After upgrading to 8.2.3 and turning on the X-Anchor header we saw immediate improvements in the SSS behavior. Additionally some backlogs (SubscriptionSyncEntryOutlookBase table) of items to sync that we were monitoring began to improve after weeks of minimal change.
However we did have some issues with the upgrade. Check out my Upgrade from 8.2.2 to 8.2.3 blog for more information.
Related to SSS, the mailboxes processing during the upgrade needed to have “Test & Enable” repeated to keep functioning and the message sent from this process changed. Formerly the “Test & Enable” email message had a subject of “Test Message”. Now it has a subject of “Your Mailbox is now connected to Dynamics 365”. Post upgrade, we no longer saw issues with duplicate tasks being created but instead we did see cases of old (completed) activities being updated to a status of open. We monitored these cases via Advanced Find to clean up.
“Understanding” the Mailbox Details
When reviewing a specific Mailbox inside of Dynamics 365 there is a button on the ribbon to “Download Mailbox Details”. This gives you a lovely file of information you do not know how to read. So here is what I learned about this file through the process.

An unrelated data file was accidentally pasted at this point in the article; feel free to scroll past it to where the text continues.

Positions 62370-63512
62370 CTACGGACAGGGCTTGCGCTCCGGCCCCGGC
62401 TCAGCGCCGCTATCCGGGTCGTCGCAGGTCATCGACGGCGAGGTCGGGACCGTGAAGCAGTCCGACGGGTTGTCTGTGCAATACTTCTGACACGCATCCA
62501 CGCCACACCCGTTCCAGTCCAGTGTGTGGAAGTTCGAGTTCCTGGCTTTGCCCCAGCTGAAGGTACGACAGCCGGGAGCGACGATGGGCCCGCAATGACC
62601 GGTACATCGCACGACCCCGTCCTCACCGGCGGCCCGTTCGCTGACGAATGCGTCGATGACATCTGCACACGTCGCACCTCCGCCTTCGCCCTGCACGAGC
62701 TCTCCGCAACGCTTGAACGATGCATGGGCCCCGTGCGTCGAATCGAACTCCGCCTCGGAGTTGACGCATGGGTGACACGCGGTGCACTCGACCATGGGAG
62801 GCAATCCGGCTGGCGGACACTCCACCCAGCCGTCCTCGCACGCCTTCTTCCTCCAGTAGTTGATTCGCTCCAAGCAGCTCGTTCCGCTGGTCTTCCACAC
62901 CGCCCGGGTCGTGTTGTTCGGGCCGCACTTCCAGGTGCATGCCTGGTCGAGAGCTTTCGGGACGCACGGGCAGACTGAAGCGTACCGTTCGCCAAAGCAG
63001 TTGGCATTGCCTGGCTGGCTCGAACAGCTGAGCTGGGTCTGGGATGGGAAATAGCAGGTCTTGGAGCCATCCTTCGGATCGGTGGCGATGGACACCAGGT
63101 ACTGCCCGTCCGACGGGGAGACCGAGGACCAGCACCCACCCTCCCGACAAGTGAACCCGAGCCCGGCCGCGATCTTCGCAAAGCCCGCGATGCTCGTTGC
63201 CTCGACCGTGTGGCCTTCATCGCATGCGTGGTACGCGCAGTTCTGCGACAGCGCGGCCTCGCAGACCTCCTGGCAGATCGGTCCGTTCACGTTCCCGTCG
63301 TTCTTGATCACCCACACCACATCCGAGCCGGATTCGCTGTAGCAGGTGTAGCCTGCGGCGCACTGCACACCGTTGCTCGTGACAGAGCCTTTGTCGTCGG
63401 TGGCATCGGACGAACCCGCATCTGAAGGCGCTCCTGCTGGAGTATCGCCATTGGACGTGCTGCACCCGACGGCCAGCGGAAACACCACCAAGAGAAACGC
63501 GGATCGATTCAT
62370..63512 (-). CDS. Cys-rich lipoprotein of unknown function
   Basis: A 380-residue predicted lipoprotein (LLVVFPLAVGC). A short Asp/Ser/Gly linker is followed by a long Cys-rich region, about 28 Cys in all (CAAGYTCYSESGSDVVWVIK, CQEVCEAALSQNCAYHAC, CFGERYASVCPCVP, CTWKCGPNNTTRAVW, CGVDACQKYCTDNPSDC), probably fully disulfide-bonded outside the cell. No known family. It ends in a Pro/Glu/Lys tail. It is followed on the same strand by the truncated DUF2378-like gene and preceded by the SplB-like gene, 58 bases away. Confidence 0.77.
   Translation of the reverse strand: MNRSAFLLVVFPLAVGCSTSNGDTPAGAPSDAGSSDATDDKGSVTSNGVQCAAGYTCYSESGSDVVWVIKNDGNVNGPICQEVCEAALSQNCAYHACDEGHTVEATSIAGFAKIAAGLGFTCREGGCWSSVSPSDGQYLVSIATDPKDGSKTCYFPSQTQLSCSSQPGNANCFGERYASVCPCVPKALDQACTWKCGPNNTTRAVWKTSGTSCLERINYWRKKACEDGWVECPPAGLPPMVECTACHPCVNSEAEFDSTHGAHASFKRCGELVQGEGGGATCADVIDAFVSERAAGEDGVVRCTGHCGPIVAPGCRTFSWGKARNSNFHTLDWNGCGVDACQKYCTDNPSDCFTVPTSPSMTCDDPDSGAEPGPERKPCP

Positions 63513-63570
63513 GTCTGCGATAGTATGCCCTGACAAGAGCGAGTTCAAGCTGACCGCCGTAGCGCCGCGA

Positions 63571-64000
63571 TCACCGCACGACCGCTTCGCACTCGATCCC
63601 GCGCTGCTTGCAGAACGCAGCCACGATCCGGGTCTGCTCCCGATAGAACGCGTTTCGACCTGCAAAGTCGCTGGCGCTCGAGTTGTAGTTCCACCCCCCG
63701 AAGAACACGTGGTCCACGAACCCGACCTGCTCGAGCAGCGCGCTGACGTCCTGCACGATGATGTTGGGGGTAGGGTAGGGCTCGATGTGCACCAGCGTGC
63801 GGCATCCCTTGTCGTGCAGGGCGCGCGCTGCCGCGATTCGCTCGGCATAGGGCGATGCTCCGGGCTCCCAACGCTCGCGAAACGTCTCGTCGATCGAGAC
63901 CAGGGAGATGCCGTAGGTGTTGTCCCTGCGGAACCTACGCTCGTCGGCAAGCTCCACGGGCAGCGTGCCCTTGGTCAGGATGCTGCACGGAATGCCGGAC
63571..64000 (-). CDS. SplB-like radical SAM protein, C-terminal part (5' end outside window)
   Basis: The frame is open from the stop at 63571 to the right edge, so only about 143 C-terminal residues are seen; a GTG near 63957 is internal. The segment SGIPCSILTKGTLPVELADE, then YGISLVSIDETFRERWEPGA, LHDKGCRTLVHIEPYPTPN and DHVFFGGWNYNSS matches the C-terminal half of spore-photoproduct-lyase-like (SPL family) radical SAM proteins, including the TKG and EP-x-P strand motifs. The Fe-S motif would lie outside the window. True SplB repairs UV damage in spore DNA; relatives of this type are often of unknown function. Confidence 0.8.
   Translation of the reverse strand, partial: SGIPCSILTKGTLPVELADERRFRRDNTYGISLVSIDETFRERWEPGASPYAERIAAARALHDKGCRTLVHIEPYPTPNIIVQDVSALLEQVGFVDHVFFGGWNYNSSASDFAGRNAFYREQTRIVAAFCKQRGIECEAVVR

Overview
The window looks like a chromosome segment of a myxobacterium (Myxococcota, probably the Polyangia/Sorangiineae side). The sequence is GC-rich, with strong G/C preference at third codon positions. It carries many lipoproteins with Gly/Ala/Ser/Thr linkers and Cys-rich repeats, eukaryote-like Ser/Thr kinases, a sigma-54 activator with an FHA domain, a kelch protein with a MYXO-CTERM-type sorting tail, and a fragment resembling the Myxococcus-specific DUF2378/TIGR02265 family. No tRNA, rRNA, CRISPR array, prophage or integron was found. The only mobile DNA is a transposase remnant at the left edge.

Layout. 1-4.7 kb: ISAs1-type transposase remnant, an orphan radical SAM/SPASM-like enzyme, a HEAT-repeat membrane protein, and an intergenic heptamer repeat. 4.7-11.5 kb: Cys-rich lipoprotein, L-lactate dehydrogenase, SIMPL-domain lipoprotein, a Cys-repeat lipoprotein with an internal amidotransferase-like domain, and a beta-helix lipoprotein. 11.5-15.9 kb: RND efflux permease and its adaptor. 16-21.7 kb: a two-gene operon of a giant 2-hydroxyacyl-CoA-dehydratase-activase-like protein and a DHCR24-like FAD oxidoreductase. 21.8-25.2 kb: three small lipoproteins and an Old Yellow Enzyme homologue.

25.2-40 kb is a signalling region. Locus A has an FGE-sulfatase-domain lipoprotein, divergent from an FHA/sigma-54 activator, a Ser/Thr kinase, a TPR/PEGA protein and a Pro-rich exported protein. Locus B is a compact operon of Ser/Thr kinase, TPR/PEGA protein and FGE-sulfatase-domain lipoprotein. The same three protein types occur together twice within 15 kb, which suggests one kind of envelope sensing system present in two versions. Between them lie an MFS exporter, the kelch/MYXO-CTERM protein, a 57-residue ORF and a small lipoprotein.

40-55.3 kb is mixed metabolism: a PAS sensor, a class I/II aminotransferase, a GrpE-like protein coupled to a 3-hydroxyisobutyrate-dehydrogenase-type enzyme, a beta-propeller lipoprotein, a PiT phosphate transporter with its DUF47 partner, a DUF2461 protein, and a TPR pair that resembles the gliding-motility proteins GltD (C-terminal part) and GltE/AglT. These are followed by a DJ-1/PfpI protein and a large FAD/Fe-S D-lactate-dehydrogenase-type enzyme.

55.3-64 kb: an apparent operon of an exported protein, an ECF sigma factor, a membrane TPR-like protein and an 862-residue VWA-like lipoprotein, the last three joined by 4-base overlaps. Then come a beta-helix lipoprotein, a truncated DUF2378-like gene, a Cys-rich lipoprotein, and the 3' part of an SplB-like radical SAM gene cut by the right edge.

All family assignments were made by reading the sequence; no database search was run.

- Current Date and Time in UTC – All the times in the file are in UTC. If you don’t feel like doing the conversion (me!) then you can just check the file name to compare current time to the time in the file.
- Processing status – 1 means currently processing. 2 means not processing right now.
- Time of last Processing attempt – also stored in CRM “Date Processing Last Attempted”
- Next Processing for ACT – ACT = Appointments/Contacts/Tasks. This is the next time a sync will be attempted. This should be just a few minutes after the last attempted processing and should be in the future (i.e. if it’s a past time then for some reason it didn’t process when it was supposed to).
- Last Successful Sync – Time of last successful, completed sync
- Last Error on Sync – The last time a sync encountered an error
- Processing details – number of items successfully processed on last sync and number of items that failed during the last sync
- Error details – full details of all recent errors. These are also visible from the Alerts area of the mailbox. This will show you the full error details if it was not all visible in the interface.